The chairman of the Federal Reserve didn’t mince words when asked about the risks facing America’s smaller banks due to their exposure to commercial real estate (CRE).

“There will be bank failures,” Jerome Powell told a Senate Banking Committee hearing earlier this month.

“It’s not a first-order issue for any of the very large banks. It’s more smaller and medium-sized banks that have these issues. We’re working with them. We’re getting through it. I think it’s manageable, is the word I would use,” he said.

Powell reiterated that the Fed continues to supervise banks’ exposure to the CRE market and is in “dialogue with them” around their risk management practices.

As Powell explained, the Fed is asking banks questions such as, “Do you have your arms around this problem? Do you have enough capital? Do you have enough liquidity? Do you have a plan? You’re going to take losses here—are you being truthful with yourself and with your owners?”

The Fed has been tracking the CRE market like a category 5 hurricane, sounding the alarm on the issue in its May 2023 Financial Stability Report. At the time, central bank researchers flagged the sharp rise in office vacancy rates due to shifting work trends—telework, specifically.

The combination of falling demand, declining commercial property values, and higher interest rates during refinancing windows is a nasty recipe for building owners and banks that financed them.

Although Powell described this phenomenon in more polite terms—calling it a “secular change”—the situation is really as dire as it appears on the surface.

Empty office space threatens the CRE market

With a national office vacancy rate hovering close to 20%, landlords are desperate to fill their buildings. But with nearly 1 billion square feet of empty office space lying dormant across the country, there’s going to be a nasty spillover on restaurants and retailers that have lost business due to the white-collar exodus.

According to Kiplinger, the vacancy rate will climb higher in 2024, reaching a peak of around 21%.

Unfortunately, the problem predates Covid, so it’s not as easy as hoping for companies to adopt a full return-to-office mandate.

As The Wall Street Journal reports, the surge in vacancy rates began in the 1980s and 1990s following years of overbuilding. With so much commercial real estate on the market, landlords have long struggled to find tenants when the economy enters a downturn.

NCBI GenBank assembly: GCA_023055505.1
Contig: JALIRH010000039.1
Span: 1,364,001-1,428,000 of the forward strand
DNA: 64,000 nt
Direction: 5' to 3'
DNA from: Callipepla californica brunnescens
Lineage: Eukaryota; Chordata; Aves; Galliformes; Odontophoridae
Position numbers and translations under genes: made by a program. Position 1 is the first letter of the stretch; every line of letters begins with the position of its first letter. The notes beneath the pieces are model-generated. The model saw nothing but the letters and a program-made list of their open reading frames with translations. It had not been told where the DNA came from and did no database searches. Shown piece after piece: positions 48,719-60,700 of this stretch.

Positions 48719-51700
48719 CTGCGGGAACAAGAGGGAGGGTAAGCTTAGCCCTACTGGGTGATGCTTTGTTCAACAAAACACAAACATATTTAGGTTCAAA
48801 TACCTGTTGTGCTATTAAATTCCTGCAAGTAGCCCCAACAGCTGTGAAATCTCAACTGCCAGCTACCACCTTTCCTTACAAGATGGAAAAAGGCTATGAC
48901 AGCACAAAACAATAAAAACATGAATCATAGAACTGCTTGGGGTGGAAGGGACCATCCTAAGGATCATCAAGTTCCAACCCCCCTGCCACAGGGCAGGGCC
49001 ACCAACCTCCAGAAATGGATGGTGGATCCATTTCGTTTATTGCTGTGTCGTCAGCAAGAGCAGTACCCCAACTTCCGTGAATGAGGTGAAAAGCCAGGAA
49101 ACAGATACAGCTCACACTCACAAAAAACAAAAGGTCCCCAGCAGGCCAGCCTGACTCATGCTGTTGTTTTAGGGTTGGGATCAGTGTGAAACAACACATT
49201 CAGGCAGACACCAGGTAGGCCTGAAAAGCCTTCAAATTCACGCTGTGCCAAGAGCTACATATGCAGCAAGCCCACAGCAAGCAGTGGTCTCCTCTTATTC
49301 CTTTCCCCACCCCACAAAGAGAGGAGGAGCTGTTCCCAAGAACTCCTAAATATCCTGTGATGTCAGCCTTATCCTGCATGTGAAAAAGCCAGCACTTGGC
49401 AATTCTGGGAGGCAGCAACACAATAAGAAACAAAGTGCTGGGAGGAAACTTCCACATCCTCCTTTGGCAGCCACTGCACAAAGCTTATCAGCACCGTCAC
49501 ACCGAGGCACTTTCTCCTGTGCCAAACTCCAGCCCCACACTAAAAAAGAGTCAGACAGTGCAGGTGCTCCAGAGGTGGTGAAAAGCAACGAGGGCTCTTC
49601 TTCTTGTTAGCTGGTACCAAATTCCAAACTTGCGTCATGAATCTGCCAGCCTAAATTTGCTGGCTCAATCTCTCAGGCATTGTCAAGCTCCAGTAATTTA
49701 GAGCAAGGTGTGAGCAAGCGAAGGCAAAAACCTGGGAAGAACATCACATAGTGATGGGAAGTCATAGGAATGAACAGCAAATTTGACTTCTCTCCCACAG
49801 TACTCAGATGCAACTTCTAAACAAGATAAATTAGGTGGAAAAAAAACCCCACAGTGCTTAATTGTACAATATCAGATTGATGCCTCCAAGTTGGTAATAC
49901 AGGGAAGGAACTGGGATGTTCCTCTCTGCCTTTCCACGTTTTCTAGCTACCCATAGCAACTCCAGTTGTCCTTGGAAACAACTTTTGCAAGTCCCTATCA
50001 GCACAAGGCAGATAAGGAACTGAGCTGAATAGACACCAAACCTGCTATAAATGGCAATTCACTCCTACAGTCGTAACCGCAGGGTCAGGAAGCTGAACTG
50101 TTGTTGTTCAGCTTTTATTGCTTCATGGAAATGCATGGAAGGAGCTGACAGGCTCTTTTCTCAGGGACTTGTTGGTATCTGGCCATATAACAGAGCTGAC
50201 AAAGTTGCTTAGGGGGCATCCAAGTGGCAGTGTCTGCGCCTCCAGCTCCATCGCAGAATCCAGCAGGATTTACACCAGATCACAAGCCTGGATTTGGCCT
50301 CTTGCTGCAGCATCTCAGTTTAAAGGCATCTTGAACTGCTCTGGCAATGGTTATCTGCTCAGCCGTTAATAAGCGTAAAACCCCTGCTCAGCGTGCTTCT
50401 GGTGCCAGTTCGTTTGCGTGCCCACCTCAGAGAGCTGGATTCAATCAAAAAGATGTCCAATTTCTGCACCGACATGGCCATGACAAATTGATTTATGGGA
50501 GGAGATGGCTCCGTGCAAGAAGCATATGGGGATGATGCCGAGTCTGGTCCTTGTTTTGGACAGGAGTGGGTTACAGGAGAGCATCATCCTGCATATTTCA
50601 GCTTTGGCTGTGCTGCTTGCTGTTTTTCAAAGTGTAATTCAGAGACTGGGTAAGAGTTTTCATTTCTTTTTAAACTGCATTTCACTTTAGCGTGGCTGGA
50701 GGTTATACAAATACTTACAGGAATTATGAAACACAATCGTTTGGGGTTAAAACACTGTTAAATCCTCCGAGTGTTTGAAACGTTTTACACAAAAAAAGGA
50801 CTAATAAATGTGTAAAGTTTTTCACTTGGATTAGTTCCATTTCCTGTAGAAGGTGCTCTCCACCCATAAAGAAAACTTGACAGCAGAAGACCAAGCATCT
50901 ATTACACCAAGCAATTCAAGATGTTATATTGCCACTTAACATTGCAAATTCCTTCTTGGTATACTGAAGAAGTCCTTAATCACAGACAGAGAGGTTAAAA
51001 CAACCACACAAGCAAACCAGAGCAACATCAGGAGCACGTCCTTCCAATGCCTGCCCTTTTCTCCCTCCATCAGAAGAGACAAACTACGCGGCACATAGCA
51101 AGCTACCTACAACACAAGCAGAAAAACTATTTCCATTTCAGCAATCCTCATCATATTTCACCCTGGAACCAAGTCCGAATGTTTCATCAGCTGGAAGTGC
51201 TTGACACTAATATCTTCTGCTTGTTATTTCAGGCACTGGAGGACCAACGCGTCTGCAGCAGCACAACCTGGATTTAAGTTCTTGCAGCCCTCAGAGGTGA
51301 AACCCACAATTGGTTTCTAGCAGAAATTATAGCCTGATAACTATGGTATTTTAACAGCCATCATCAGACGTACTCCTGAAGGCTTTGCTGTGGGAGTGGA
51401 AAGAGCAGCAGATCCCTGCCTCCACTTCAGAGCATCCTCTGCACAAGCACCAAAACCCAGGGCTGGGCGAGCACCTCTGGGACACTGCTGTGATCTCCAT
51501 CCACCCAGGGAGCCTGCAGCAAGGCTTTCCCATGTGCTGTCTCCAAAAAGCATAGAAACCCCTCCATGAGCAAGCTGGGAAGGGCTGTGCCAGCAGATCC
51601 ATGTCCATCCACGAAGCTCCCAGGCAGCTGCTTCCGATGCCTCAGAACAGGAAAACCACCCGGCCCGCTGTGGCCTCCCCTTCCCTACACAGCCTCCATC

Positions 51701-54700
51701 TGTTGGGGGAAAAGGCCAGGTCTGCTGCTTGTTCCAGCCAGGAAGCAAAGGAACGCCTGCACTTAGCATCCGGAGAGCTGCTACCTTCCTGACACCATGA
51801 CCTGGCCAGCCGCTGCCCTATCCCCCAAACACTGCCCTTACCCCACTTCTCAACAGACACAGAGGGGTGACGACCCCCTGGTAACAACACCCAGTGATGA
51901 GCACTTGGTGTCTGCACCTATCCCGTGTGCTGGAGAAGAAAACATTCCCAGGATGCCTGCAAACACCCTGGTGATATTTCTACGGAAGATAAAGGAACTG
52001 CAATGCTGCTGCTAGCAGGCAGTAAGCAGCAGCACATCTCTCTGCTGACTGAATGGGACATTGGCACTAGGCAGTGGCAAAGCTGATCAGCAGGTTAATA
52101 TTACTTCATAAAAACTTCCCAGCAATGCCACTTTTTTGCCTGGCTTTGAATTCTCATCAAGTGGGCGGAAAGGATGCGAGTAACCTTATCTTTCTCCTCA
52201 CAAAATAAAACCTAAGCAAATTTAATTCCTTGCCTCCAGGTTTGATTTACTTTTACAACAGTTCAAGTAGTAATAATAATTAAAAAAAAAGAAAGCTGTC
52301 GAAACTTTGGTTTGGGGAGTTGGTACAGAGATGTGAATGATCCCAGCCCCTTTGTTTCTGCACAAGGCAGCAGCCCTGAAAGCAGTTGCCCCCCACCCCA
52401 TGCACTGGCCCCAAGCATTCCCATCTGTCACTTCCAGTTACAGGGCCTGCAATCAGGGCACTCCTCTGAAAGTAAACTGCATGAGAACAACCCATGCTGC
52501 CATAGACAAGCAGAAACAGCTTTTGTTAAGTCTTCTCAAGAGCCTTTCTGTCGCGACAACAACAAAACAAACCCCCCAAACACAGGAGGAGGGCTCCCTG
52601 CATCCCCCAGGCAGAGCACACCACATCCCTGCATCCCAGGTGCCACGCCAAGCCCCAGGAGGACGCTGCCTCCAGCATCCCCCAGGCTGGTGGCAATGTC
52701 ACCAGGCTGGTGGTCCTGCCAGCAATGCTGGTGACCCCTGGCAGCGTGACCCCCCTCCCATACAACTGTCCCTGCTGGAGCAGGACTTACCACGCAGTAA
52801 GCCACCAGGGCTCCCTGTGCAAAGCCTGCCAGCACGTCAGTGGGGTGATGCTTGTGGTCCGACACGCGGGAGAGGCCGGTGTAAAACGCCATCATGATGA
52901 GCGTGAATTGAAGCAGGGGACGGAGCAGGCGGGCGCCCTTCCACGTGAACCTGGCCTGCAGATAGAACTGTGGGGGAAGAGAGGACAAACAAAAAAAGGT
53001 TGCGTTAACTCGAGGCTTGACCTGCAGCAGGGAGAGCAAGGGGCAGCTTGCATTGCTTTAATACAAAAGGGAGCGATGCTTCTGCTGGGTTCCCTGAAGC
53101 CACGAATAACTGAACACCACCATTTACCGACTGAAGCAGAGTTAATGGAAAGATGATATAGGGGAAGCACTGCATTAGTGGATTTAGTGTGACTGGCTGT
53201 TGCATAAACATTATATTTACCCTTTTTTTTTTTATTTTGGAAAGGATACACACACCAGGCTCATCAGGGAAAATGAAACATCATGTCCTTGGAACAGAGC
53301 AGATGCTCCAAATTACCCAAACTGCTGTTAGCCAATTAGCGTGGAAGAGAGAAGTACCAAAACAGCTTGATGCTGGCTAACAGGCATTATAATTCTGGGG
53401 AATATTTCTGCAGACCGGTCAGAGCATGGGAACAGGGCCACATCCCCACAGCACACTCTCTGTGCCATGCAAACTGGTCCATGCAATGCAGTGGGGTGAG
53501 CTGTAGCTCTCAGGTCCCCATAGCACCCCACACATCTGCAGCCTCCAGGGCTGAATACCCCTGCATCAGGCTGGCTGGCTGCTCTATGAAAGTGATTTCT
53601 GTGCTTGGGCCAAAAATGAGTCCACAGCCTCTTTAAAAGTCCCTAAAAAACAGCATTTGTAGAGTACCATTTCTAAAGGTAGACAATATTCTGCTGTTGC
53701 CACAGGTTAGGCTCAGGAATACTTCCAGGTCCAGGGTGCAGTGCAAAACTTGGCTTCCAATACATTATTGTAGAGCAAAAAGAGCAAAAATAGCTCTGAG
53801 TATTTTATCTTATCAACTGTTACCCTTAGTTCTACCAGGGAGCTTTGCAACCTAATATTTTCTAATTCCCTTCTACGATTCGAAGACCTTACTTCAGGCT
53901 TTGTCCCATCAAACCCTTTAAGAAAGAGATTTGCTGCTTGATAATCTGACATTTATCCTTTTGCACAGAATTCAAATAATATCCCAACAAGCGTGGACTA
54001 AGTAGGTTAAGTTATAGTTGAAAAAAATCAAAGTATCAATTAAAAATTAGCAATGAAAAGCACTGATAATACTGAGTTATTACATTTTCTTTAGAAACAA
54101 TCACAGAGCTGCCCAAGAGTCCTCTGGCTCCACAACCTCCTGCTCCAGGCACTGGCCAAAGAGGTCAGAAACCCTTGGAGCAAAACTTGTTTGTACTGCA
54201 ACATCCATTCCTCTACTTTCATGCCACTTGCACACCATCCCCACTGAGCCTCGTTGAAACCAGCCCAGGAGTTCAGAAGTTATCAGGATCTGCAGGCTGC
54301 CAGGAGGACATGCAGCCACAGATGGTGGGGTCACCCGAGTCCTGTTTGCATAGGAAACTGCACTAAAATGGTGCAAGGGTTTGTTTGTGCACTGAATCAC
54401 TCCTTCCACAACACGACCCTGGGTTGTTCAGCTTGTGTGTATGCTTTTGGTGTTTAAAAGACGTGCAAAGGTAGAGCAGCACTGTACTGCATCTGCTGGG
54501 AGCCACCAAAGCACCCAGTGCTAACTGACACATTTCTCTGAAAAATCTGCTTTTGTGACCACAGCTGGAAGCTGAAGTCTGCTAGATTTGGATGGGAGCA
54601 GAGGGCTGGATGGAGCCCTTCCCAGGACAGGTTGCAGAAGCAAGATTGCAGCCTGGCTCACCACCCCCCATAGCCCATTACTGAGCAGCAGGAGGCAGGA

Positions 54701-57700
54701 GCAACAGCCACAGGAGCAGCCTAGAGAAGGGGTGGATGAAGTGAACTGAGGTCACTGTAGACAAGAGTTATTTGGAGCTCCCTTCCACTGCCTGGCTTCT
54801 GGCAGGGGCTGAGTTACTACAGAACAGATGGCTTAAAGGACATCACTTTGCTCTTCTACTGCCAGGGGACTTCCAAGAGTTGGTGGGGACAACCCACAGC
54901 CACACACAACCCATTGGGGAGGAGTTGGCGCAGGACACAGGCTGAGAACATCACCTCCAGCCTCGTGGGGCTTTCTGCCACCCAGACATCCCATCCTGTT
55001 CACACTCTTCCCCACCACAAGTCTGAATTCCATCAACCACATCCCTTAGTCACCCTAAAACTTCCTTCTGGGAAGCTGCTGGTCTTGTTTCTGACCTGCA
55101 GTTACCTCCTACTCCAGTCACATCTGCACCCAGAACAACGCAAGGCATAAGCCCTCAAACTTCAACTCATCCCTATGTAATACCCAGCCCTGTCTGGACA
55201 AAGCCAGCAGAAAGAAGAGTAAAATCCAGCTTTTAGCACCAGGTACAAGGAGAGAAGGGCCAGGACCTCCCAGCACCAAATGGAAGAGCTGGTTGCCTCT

“The bulk of the vacant space are buildings that were built in the 1950s, ’60s, ’70s and ’80s,” Mary Ann Tighe, chief executive of the real-estate brokerage CBRE, told the Journal.

“The building I built was almost a million square feet—100% empty,” lamented Bruce Eichner, a developer who built an office tower on Broadway Street in Manhattan.

Empty office space might seem like a landlord problem, but as Powell alluded to in his testimony, there’s an entire economy that runs on CRE loans. Banks are first in line to fall should things go south.

Banks are overexposed

Bloomberg recently sounded the alarm on around two dozen U.S. banks that have crossed into “dangerous” territory on their CRE loans. These mainly small- and mid-sized banks include the likes of Valley National Bancorp, BCI Financial Group, First Foundation, and WaFd.

What all these banks have in common is a CRE loan portfolio that’s at least three times bigger than their capital.

And that’s the main reason why the Fed is so fixated on smaller banks.

Whereas larger institutions with more than $100 billion in assets have average CRE portfolios that represent 12% of their overall lending, this figure is 38% for banks with less than $10 billion in assets, according to S&P Global Ratings.

If and when the losses add up, smaller, regional banks will be the first to suffer the consequences.

“Valuation deterioration will lead to difficulties in refinancing certain office properties underwritten during the low rate environment, particularly in larger central business districts. This will ultimately increase CRE credit costs for the banking industry,” credit rating agency Fitch Ratings warned in December.

“As long as interest rates stay high, it's hard for the banks to avoid problems with CRE loans,” William C. Martin of Raging Capital Ventures told Reuters.

“The regional banks [are] doubly more exposed to rates,” according to Dan Zwirn, co-founder and CEO of debt investment firm Arena Investors.